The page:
Stuart Grimley, Victorian Leader – Derryn Hinch’s Justice Party
The Australian Bureau of Criminal Intelligence estimates 40,000 Australian children will be sexually assaulted each year. In 2017, there were over 4000 active persons on the Sex Offenders Register in Victoria.
Opponents of a public register state concerns that include vigilantism, an hindrance of offenders being rehabilitated, research that indicates a public register does not reduce re-offending and having young adults caught sexting being placed on the register. Valid points, but far from a compelling argument not to have a public register.
Firstly, a public register is for serious sex offenders and not for those convicted of lower-class sexual offending, including sexting. Secondly, Western Australia has had a public register since 2012 with no signs of vigilante behaviour. The United States has had a public register for many years after seven-year-old Megan Kanka was raped and murdered by her neighbour who had previous convictions for sexually assaulting young girls. Surely if vigilantism was a significant issue with these registers they would have been removed by now.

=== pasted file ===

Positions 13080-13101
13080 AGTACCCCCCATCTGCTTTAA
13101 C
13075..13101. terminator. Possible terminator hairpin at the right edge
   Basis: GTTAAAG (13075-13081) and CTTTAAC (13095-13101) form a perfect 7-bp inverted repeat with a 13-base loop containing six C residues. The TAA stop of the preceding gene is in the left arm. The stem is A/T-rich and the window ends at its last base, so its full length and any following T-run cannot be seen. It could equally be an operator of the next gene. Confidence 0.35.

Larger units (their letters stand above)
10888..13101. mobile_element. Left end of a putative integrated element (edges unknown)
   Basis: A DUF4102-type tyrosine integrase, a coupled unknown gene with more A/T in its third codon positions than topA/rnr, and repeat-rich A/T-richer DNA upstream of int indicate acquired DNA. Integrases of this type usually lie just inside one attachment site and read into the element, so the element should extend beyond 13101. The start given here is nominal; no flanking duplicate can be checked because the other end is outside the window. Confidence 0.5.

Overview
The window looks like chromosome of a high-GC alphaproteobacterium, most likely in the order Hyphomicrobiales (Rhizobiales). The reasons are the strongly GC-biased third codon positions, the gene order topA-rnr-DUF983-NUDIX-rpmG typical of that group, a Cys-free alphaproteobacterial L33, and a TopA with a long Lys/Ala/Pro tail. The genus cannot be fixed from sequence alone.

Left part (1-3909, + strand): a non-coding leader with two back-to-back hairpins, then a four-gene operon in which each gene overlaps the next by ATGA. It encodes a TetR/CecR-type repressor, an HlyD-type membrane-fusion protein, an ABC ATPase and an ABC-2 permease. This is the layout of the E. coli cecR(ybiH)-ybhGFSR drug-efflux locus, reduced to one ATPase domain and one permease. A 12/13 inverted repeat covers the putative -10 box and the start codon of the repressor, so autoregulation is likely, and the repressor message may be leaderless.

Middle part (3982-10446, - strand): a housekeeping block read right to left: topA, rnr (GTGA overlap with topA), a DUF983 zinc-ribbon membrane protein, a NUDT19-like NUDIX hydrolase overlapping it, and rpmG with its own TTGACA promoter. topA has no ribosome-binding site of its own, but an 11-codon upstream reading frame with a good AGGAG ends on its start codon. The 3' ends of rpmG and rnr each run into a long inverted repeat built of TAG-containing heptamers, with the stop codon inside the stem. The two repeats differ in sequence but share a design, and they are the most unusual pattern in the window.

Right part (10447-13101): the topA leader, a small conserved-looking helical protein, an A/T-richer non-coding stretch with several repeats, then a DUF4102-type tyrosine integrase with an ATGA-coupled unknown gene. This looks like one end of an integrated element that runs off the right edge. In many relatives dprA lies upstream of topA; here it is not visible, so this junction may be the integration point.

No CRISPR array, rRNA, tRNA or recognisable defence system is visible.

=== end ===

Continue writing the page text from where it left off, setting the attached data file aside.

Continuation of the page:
In terms of affecting the rehabilitation of sex offenders, I would argue that the rehabilitation of the victim takes precedence over the offender. Cardinal Pell is a prime example of being known as a convicted sex offender and I am not convinced this will affect his changes of rehabilitation.
A public register is about being vigilant and not being vigilante.
If it stops one child from being sexually abused, then it has worked. In determining your position on a public register, ask yourself – if a serious sex offender was living in your street, would you like to know?